SEOUL • Korea Development Bank, the main lender to Hanjin Shipping, offered a conditional credit line of 50 billion won (S$61.2 million) to help ease supply-chain disruptions caused by the collapse of the nation's biggest container mover.
The state-owned bank will extend the loan only if the funds pledged by Korean Air Lines, the largest shareholder, chairman Cho Yang Ho and others are insufficient to help unload cargo from stranded vessels, it said in an e-mailed statement yesterday. Hanjin's accounts receivable will be used as collateral for the loan, it added.
Shares of Hanjin Shipping rallied 30 per cent, rebounding from a record low, as the promise of the additional funds followed a decision on Wednesday by Korean Air to provide 60 billion won in loans, Bloomberg said.
Though the government estimates the company needs at least 600 billion won to cover unpaid costs such as fuel and cargo handling, the newly pledged funds may help Hanjin to temporarily deal with the crisis.
"This is a temporary funding to get the cargo unloaded," said Mr Rahul Kapoor, a director at Drewry Financial Research Services in Singapore. "As long as the ships are not unloaded, it's adding up to the bills for Hanjin. The longer this goes on, it's going to get messier."
Hanjin's troubles have roiled the global logistics chain of companies such as Samsung Electronics and Nike. The collapse has caused "widespread disruptions in freight shipments worldwide", US trade groups said last week in a letter, urging the US Commerce Department to work with the South Korean government to end the crisis.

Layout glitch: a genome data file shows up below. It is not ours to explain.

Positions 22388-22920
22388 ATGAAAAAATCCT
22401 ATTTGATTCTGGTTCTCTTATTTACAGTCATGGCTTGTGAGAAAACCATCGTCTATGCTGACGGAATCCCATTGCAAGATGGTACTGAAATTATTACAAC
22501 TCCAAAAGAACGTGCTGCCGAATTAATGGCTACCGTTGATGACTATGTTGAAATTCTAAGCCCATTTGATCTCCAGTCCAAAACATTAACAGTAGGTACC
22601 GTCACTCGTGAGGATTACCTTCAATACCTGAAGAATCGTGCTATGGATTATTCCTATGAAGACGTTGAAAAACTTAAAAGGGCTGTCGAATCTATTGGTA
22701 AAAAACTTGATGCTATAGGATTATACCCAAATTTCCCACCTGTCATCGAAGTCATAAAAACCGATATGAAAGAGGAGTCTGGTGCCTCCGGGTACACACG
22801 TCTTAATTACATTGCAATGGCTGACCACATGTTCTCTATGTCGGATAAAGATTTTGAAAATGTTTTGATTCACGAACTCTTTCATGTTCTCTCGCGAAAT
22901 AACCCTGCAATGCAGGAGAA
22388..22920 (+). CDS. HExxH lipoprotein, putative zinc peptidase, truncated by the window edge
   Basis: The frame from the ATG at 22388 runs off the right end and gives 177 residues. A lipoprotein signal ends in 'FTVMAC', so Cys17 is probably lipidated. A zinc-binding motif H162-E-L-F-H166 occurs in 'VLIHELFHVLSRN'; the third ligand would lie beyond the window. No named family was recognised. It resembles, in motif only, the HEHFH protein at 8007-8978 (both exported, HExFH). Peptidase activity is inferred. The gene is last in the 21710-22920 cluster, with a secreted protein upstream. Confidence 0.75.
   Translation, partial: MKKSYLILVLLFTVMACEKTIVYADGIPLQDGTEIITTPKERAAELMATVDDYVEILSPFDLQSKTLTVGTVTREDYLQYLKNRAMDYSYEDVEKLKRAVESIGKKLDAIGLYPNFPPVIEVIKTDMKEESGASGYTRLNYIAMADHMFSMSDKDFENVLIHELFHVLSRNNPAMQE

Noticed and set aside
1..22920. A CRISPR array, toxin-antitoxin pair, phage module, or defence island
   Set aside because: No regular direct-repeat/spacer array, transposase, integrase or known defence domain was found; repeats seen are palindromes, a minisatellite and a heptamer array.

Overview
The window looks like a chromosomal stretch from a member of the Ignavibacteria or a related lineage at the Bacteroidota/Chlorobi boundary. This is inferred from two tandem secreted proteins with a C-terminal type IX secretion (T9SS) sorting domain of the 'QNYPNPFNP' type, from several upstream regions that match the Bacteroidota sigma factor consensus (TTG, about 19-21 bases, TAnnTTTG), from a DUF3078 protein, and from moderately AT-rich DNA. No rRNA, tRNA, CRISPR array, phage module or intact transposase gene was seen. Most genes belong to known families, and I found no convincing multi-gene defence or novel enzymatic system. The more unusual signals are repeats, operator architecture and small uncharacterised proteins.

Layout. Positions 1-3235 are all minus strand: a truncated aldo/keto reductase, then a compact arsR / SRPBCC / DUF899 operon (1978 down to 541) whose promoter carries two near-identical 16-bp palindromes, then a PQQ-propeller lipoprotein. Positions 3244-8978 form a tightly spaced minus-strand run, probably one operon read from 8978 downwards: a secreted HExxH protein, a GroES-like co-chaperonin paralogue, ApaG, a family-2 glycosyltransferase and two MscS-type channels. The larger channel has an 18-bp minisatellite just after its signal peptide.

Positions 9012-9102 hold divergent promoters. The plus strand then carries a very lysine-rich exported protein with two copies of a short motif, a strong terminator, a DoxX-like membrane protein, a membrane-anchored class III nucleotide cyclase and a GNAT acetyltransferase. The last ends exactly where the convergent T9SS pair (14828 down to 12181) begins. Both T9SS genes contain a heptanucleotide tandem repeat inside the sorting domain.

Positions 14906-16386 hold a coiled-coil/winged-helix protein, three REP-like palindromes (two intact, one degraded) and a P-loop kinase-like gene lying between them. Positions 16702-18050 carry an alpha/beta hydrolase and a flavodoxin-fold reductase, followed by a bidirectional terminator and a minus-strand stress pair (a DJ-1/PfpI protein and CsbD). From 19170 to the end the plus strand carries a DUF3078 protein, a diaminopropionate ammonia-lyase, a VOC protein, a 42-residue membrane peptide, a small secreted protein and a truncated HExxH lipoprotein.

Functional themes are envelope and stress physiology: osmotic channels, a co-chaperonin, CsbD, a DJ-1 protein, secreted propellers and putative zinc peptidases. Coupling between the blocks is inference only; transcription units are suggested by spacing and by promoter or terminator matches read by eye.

UNLOADING GOODS A PRIORITY
This is a temporary funding to get the cargo unloaded. As long as the ships are not unloaded, it's adding up to the bills for Hanjin. The longer this goes on, it's going to get messier.
MR RAHUL KAPOOR, a director at Drewry Financial Research Services in Singapore.
On top of Korean Air's loans, Hanjin chairman Cho provided 40 billion won, the group said earlier.
After the bankruptcy filing, Hanjin Shipping has slipped down the rankings of the world's major container lines. With a market share of 2.6 per cent as of Wednesday, it is now the 10th biggest, falling from the seventh position, according to shipping data provider Alphaliner.
Meanwhile, former chairman Choi Eun Young is being investigated for possible insider trading after she sold all her stock in the company, the Wall Street Journal reported. Ms Choi, who stepped down in 2014, and her two daughters disposed of their stock in Hanjin between April 8 and 20, which saved the family around S$1.35 million as the company continued to sink.